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Rep. Marjorie Taylor Greene

The latest on expulsion and censure

The House is back tonight and will start working its way through the three privileged resolutions filed last week.

You’ll remember: Rep. Marjorie Taylor Greene (R-Ga.) wants to censure Rep. Rashida Tlaib (D-Mich.); Democrats want to censure MTG; and Rep. George Santos’ (R-N.Y.) own New York Republican delegation wants to expel him from Congress.

First and most importantly, we expect both sides to have some attendance issues today — maybe significant issues — that will affect these votes.

Democrats are going to try to table the Tlaib resolution when it comes up for a vote. We talked to senior House Democratic sources who say they expect all their members to vote in favor of tabling it, which effectively kills the resolution. The question is whether enough Republicans join with them to do so? Keep an eye on the Michigan delegation, which opposes Tlaib’s censure.

Yes, there’s a lot of tension and infighting within the Democratic Caucus over the Israel-Hamas war. And Tlaib angered several of her colleagues by leaving up a tweet that accused Israel of bombing a hospital in Gaza despite intelligence proving otherwise.

But House Democratic leaders expect they won’t have problems getting their rank-and-file to vote together because of who authored the resolution — MTG — and the outlandish claims within it, including accusing Tlaib of inciting an insurrection.

The Tlaib resolution “is an extreme, disingenuous and clearly partisan ploy,” Democrats said in a whip notice sent around Tuesday.

The MTG censure: Democrats, led by Rep. Becca Balint (D-Vt.), filed a motion to censure MTG in retaliation for her efforts against Tlaib. Balint delivered a fiery speech on the House floor last week explaining why the far-right firebrand should be censured.

We expect Republicans to firmly oppose this resolution. Again, this isn’t because all House Republicans love MTG. But GOP leaders and members will defend one of their own against Democrats.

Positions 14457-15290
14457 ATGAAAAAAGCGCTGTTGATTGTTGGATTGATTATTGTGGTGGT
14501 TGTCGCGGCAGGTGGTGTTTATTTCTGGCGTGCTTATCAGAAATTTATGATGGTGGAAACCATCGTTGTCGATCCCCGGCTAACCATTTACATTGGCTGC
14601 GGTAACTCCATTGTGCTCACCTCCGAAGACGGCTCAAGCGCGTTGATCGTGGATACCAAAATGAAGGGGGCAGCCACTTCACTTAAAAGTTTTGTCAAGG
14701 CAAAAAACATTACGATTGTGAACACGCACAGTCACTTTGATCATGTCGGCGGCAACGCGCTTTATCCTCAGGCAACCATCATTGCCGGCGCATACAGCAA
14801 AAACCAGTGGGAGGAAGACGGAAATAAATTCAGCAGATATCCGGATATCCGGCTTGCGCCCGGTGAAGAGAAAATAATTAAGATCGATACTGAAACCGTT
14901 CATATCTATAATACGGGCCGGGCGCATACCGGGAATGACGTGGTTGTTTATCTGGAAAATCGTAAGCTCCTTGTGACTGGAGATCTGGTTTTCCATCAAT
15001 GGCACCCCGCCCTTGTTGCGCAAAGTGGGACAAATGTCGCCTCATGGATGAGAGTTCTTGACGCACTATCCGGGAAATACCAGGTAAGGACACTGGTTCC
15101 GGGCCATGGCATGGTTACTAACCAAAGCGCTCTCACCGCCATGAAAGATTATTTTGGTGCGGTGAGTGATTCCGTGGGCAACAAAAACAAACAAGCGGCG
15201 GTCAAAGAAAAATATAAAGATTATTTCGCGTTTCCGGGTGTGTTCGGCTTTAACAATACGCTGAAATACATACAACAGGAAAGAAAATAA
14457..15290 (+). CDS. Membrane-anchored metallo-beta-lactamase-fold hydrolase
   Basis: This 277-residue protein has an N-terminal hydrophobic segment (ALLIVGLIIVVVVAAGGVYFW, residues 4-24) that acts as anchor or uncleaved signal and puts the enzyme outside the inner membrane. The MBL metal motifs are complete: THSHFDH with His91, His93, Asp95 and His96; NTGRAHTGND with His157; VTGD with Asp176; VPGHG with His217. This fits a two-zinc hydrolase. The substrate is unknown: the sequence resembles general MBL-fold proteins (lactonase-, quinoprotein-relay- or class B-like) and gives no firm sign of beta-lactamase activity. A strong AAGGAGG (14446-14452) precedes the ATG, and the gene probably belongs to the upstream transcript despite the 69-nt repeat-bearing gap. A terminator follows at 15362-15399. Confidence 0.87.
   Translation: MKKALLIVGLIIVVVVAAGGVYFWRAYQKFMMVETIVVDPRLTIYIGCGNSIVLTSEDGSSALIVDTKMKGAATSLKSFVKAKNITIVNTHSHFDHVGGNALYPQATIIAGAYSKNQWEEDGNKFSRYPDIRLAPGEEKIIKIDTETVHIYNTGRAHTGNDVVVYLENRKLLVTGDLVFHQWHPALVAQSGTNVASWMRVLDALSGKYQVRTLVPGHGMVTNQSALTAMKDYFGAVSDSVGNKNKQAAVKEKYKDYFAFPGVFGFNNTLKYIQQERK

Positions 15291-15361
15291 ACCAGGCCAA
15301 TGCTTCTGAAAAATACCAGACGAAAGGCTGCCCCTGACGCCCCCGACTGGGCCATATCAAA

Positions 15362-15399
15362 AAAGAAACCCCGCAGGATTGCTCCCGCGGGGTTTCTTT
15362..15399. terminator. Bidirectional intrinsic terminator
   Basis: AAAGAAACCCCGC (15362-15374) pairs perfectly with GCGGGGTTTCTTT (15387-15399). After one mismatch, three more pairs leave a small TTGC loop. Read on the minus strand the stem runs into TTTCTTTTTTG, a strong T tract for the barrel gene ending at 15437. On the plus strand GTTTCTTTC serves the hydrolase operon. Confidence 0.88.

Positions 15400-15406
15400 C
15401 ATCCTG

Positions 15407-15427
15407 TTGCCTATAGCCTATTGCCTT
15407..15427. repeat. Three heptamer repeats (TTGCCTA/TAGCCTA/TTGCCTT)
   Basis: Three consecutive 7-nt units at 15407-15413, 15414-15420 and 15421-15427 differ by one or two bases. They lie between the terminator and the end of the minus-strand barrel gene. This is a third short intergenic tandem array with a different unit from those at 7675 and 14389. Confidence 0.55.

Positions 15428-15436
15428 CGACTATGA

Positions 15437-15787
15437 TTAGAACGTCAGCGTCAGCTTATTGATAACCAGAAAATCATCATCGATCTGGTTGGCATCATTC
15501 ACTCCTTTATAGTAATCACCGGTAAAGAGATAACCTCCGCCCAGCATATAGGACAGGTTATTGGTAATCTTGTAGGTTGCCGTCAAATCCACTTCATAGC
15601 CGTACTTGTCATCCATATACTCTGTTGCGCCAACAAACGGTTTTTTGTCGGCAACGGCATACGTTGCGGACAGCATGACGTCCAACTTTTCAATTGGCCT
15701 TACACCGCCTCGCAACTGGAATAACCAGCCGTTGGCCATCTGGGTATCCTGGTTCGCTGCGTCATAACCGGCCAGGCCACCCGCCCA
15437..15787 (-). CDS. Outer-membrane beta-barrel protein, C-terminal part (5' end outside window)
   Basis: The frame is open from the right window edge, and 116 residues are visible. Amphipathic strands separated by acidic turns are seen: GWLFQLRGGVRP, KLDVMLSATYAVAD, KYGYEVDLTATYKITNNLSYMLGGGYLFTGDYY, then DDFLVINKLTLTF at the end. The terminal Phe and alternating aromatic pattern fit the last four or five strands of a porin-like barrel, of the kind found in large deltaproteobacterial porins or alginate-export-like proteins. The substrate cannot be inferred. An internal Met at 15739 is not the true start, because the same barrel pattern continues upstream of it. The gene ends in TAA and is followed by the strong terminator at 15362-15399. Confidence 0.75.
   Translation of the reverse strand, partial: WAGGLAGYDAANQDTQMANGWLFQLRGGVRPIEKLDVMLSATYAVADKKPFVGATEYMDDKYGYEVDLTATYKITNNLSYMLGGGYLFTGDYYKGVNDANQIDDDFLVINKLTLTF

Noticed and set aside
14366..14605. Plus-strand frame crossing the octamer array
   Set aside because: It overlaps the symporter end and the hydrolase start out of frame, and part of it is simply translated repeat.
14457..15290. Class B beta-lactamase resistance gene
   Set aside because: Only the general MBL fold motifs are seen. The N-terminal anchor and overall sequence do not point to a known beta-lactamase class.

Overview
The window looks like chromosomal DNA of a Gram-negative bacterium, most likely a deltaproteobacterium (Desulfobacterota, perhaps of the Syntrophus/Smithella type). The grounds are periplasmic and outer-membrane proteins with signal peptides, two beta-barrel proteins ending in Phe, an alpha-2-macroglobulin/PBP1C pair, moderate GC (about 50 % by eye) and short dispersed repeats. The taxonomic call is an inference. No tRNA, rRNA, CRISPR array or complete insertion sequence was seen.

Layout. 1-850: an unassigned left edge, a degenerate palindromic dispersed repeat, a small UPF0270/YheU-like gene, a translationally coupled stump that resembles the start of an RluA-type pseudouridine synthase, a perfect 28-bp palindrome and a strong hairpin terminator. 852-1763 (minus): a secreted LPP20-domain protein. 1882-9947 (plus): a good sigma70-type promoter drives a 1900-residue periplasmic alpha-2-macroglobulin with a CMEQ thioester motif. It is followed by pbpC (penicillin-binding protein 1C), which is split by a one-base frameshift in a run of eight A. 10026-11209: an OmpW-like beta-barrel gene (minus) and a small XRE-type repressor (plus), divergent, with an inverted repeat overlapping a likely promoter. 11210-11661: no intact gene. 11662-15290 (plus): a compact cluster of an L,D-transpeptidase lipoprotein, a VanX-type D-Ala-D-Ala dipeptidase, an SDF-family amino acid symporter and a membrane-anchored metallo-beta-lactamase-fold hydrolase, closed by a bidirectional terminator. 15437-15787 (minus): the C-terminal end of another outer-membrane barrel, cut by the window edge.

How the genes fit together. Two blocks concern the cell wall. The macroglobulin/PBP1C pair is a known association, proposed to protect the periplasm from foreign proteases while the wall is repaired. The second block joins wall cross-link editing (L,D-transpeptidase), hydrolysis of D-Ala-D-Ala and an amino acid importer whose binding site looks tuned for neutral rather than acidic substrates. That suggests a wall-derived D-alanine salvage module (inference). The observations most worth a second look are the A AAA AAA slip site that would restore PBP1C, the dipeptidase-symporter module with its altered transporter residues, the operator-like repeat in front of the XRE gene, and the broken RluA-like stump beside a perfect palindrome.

Now about Santos: The House will also have to consider the resolution to expel Santos that several New York Republicans filed last week.

The cynical take: Democrats say vulnerable New York Republicans are doing this now to give themselves political cover after opposing Democrats’ effort to boot Santos earlier this year. Democrats also point to Rep. Anthony D’Esposito (R-N.Y.), who is leading the expulsion effort while also fundraising off of it.

Still, all 212 Democrats are expected to back the measure. Even institutionalists who would typically vote against something like this because Santos hasn’t been convicted of anything are in favor.

But, of course, any expulsion effort needs two-thirds support in the House. That means at least 77 Republicans would have to join with Democrats if all members are present and voting. The key will be how many lawmakers show up. Because Santos can be booted with two-thirds present and voting, that number is sure to be lower this week.

Speaker Mike Johnson isn’t in favor of expelling Santos, saying the freshman lawmaker deserves due process. Santos, who is facing a 23-count federal criminal indictment on bribery, wire fraud and identity theft charges, won’t go on trial until September 2024. But Republicans could change their tune if the House Ethics Committee finishes its probe first.

In a new twist, the Ethics Committee released a very unusual statement Monday night saying it would have an update on the probe “on or before November 17.” This was clearly an attempt by the secretive panel to buy more time for its probe before the House takes any action against Santos.

Ethics’ statement provided some insight into the scale of its investigation of Santos. Remember, Ethics may have subpoena power but it doesn’t have the investigative infrastructure on the scale of a law-enforcement agency.

The special investigative subcommittee assigned to the Santos case “has contacted approximately 40 witnesses, reviewed more than 170,000 pages of documents, and authorized 37 subpoenas. The Committee’s nonpartisan staff and the ISC Members have put countless hours into this investigation, which has been a priority for the investigative team and involved a significant amount of the Committee’s resources.”

— Heather Caygle, John Bresnahan and Jake Sherman

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